Editing, like all things, is a constant learning process. You will never know everything, you will never catch every typo or notice every weird turn of phrase but that is okay. There is no right or wrong way to edit. You must find a  method that works for you and stick to it. Most importantly of all, find someone who you can trust to tell you the truth and who is willing to read your work and ask them to edit it for you. A second or third or fourth perspective is invaluable and it is these beta readers who will pick up the bits you missed.

It is not always easy but in the long run it is always rewarding. :)

Also, as part of my blog revamp, I’m opening the floor to questions about me, my characters, my works, and my writing so feel free to contact me at inkandpapyrus [at] Hotmail dot com


Lost Words – How to insult, describe and perplex with words from 17th century and beyond!

Amelia E. Browne:

A bit of wordy fun for your day. :)

Originally posted on The Tempered Pen:

I was planning on writing a post about when is the right time to call it a day with a book you’re not enjoying. And I was doing well writing that.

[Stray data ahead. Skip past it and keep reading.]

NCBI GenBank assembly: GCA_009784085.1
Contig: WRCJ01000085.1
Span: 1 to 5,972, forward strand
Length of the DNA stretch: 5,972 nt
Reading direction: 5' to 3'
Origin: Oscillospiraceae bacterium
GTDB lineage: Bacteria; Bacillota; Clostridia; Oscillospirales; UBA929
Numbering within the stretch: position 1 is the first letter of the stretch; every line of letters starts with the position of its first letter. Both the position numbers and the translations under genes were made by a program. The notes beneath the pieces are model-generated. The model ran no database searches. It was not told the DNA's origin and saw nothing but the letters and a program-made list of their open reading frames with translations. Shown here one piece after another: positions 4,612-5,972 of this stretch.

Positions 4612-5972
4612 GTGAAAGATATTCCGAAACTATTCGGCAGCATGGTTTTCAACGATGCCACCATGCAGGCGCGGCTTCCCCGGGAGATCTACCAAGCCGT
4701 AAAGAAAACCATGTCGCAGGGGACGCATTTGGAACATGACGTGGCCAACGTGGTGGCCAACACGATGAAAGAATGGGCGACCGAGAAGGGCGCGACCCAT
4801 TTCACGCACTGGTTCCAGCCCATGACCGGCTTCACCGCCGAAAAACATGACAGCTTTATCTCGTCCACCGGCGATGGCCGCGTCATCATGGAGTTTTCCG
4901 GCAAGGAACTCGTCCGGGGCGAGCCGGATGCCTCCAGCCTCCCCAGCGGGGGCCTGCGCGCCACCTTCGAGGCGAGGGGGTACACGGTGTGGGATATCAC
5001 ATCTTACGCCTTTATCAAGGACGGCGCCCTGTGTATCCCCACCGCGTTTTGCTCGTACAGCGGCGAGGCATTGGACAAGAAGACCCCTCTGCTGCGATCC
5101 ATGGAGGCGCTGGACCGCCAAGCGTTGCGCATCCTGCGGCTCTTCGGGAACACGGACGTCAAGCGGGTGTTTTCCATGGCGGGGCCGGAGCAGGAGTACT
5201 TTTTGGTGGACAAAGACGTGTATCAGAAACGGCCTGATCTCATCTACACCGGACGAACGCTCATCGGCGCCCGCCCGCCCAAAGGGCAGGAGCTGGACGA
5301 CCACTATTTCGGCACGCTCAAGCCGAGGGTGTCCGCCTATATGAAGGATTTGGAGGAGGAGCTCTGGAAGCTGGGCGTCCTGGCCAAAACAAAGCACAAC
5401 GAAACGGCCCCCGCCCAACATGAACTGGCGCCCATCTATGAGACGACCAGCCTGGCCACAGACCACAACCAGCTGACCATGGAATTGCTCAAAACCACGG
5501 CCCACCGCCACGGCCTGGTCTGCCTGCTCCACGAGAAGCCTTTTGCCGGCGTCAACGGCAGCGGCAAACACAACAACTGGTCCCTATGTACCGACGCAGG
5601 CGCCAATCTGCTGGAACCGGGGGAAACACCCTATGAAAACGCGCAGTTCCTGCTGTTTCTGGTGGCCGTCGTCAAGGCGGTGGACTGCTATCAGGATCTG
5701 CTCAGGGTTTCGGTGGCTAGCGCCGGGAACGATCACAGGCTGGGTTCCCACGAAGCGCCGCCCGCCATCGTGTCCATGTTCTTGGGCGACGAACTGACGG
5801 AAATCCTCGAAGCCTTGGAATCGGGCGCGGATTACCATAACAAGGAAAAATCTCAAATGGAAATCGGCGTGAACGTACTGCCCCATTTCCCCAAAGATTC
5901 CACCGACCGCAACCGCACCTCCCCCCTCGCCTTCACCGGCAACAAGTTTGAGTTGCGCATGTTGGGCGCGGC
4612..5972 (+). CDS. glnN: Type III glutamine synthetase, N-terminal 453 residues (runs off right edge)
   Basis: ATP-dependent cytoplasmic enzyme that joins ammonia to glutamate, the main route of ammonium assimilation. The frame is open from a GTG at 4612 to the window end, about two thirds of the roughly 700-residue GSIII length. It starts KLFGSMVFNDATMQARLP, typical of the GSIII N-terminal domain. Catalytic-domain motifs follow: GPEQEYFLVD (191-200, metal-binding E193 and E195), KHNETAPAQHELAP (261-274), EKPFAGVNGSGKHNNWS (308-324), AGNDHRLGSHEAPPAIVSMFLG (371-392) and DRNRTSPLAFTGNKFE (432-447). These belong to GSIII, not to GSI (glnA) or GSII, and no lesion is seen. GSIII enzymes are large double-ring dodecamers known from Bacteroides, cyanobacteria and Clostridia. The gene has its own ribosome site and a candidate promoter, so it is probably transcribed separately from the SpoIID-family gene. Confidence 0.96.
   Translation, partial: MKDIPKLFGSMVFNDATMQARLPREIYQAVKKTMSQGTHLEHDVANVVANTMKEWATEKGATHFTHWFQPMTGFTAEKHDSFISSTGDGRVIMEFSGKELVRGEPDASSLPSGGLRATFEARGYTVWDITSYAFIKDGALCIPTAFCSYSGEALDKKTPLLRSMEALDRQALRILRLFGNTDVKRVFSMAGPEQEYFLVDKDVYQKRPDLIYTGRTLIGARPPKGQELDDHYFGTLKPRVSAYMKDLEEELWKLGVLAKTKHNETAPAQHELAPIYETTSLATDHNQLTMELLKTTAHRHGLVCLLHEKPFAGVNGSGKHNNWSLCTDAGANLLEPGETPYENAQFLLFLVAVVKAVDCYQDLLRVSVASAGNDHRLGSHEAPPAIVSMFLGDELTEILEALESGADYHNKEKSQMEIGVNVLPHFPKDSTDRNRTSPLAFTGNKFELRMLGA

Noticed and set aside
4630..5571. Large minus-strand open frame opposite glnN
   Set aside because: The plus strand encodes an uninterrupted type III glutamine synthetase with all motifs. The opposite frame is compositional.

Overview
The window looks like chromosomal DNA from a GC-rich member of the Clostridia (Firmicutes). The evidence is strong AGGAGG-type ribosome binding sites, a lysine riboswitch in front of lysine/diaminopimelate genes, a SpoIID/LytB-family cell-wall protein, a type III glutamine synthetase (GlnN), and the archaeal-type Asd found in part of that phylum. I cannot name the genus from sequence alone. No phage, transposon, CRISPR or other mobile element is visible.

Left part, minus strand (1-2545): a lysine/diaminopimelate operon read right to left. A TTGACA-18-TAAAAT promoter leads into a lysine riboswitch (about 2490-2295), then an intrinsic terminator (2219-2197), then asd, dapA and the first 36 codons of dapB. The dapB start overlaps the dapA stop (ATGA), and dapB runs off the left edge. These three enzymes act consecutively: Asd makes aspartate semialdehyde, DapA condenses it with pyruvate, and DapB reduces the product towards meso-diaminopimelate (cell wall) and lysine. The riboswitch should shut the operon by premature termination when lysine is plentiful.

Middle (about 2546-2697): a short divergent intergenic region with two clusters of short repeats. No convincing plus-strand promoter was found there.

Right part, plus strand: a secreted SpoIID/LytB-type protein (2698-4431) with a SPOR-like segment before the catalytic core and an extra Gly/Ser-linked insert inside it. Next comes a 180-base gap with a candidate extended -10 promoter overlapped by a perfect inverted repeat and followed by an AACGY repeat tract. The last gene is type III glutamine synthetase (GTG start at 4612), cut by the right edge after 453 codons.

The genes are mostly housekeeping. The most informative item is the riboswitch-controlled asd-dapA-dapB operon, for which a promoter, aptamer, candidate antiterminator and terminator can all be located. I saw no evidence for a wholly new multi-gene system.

But then I found this website.


Here we have another list similar to the one that I’ve shown you before with the Dictionary of the Vulgar Tongue.


Only this time the words have been forgotten and aren’t necessarily insults (but you and I both know they’re going to be used as such)! So, ladies and gentleman, for your delight and delectation I present to you some of my favourite words from my perusal. Full with their definitions of course!




Having the character or qualities of a squire

Why yes I did imagine a squiriferious squirrel when I read that word, and you should too!


One day the squiriferious Reginald hoped to be…

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The Querying Writer, as explained through gifs

Amelia E. Browne:

I feel this is really relevant as I begin my research on agents and publishers. Now I know what I’m getting myself into. :P

Originally posted on :

After you hit send…

But then–a response! Before you’ve opened the email…

You finally open it. If it’s a pass…

But if it’s a request…

And then after you send your manuscript, back to…